SALT LAKE CITY — A new study by University of Utah researchers lends support to the old adage that money is the root of all evil, or at least unethical decision-making.

Researchers with the David Eccles School of Business performed four studies on 324 participants and found that viewing money-related words or images increased the likelihood of ethically questionable decisions.

"It’s part of a body of research showing that very subtle exposure to things in our environment may have an effect on our decisions and our behavior without us even realizing it," said Kristin Smith-Crowe, an associate professor of management and one of the study's authors. "We do have this vulnerability that we need to be aware of and sort of be conscious about."

Study participants were asked to perform a word or image activity before answering how they would respond in a series of ethical scenarios, such as lying to make more money or hiring a candidate with insider information on a competitor.

Participants who were "primed" to the concept of money through words and images affiliated with business and finances were then found to be more likely to choose less ethical options than those who received a neutrally worded activity.

Smith-Crowe said she and her team hypothesized that the priming would have an effect on ethical decisions, but they were still surprised at how significant the differences were. She said in all four studies, the gap between the neutral-wording group and the money-wording group was statistically significant.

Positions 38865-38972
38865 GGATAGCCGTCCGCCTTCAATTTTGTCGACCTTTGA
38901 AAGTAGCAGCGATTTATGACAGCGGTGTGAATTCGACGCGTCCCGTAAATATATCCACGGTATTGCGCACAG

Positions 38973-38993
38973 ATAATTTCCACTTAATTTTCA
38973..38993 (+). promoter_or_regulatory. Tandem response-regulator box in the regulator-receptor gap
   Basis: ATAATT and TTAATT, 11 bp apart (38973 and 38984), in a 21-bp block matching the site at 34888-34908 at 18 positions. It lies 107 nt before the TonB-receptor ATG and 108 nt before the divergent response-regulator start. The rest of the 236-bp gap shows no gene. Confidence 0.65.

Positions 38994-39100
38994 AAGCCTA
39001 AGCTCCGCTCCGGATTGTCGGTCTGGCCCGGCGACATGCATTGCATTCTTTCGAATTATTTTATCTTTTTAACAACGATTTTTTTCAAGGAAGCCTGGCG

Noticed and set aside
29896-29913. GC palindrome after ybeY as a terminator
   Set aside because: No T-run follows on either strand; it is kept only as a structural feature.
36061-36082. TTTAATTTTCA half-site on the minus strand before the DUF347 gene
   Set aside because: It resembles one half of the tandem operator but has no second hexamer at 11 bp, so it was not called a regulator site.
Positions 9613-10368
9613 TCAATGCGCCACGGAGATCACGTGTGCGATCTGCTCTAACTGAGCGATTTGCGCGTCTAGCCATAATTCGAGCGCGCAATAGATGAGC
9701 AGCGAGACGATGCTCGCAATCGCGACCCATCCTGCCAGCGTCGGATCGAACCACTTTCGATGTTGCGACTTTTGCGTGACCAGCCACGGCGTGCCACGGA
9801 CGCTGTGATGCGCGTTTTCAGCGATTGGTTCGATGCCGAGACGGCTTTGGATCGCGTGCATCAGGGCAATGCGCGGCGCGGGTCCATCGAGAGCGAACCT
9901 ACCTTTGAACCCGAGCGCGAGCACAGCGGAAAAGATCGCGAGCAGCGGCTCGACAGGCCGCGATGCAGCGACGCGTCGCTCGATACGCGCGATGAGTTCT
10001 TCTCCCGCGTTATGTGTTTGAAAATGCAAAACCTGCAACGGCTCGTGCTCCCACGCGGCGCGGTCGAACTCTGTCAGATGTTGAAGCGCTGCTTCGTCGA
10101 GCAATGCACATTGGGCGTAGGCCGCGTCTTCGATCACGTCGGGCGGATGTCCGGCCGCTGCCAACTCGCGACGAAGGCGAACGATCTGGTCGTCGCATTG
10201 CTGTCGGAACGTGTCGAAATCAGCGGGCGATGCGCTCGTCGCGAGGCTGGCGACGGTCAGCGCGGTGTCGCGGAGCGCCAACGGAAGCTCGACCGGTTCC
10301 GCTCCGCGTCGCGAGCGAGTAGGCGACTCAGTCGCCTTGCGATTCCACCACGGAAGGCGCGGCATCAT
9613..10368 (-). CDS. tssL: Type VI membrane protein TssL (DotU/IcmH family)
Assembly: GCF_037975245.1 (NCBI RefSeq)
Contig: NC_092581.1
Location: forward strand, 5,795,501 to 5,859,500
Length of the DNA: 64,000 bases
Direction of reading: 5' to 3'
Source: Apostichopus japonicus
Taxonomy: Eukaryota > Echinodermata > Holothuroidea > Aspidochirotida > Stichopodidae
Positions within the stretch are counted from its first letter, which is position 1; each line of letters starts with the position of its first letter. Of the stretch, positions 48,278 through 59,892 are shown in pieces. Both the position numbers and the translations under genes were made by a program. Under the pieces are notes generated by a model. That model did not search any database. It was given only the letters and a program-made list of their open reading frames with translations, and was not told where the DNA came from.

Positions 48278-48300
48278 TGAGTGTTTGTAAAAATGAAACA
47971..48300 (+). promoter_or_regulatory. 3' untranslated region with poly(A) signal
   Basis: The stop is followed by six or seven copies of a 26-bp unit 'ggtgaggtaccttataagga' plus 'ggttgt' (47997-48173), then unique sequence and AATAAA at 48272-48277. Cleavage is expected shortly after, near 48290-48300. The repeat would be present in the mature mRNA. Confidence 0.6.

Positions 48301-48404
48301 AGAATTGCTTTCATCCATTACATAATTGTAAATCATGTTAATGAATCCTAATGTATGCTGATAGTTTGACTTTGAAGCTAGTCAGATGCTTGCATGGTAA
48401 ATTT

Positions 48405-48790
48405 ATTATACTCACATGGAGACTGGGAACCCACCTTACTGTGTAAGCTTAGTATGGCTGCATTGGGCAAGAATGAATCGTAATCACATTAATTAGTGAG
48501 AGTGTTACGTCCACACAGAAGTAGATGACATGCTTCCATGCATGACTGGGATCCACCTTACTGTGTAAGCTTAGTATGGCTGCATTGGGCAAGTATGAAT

"It is amazing to us that we see these results because the primers that we used in the manipulations were so subtle," she said.

One example of a phrase participants would encounter in word scramble was "she spends money liberally" versus "she walks on grass," Smith-Crowe said. The manipulated group was primed to be in a business decision frame of mind, she said, which appeared to cause them to evaluate questions on the basis of cost-benefit analysis and self-interest as opposed to their sense of morals.

She said there are several practical questions raised by the study — which was published last month in the academic journal Organizational Behavior and Human Decision Processes — such as how long the effect lasts or whether people like bank tellers who work with money on a daily basis become habituated to being in contact with money.

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But she also said there's a broader application in that good, ethical people still commit unethical acts. She said it's important for a person to know their vulnerabilities and to recognize that they may be manipulated without knowing it.

"I don’t think its limited to money, I think it’s being aware that it’s not enough to have good intentions, it’s not enough to know right from wrong," Smith-Crowe said. "We have to be cautious about being influenced by things we wouldn’t think influence us."


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